Congrats to Mary Keehn and our friends at Cypress Grove Chevre for being named a silver finalist in the Classic category of the 2010 sofi™ Awards! Cheese+Champagne favorite Humboldt Fog is the only cheese in this category, and if we had our way, it will be named the winner. We’ll find out at the 2010 Summer Fancy Food Show, to be held in New York on June 27-29. As you may recall, last year Cypress Grove came out on top in the Cheese/Dairy category for its delicious Truffle Tremor.

The 2010 finalists in Cheese/Dairy are:

Other cheesey finalists include:

It looks like we have some new cheeses to add to our ever-growing to-do list! Since Colleen and I won’t be able to attend this year’s Fancy Food Show, we’ll have to seek out tastes elsewhere. (Samples are always welcome!)

“Cheese is a food, not a status symbol. Push your boundaries, but buy the cheese that makes you happy.”

This sentiment doesn’t appear until the very end of Gordon Edgar‘s new book, “Cheesemonger: A Life on the Wedge,” but its importance can’t be overstated. In our modern foodie culture, it’s easy to become a snob about the types of food you enjoy, but Gordon, the cheese buyer at San Francisco’s Rainbow Grocery Cooperative, takes the snobbiness out of cheese with his really enjoyable memoir/cheese manifesto. Colleen had the pleasure of meeting Gordon when she visited San Francisco last October, and now I am totally jealous because after reading this book he seems like he’d be a fun conversationalist.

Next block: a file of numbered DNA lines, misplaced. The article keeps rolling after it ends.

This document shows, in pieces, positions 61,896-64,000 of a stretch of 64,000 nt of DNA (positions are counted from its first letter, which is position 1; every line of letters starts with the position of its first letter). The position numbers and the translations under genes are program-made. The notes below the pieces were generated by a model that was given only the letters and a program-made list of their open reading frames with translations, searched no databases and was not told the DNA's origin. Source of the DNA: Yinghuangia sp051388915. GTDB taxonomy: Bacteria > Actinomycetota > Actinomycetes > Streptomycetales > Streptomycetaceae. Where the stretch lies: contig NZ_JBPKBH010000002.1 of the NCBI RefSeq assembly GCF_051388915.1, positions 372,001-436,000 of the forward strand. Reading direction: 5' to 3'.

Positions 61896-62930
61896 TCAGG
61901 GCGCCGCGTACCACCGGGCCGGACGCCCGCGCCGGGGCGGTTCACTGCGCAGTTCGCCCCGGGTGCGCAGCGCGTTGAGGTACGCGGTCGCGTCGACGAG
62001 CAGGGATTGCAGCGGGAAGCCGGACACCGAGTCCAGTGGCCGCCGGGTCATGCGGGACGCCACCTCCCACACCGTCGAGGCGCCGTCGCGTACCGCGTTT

I’m not going to write a book report here because I’m 31 years old and stopped writing book reports in middle school, but I will urge you to pick up a copy of “Cheesemonger” at the book store or library. You don’t have to be a cheese lover to read it, though it’s fun if you are because you can knowledgeably nod your head when Gordon talks about the virtues or pitfalls of specific cheeses, but it’s accessible enough for anyone who enjoys an intelligent discussion about food. It’s fascinating to read how Gordon’s background in the Bay Area’s punk activist scene actually prepared him well for his unintended but ultimately successful career as a cheesemonger, and he does an excellent job of educating readers about the basic components of cheese (i.e. milk, rennet, mold, salt, bacteria) while weaving in colorful stories from his travels to domestic and foreign cheesemakers, cheese conferences and trade shows, and days behind the cheese counter at Rainbow. For those of us who romanticize the life of the cheesemonger, the book will leave you with a better impression of the work that goes into building and maintaining retail cheese department or store and make you appreciate your local cheesemonger even more!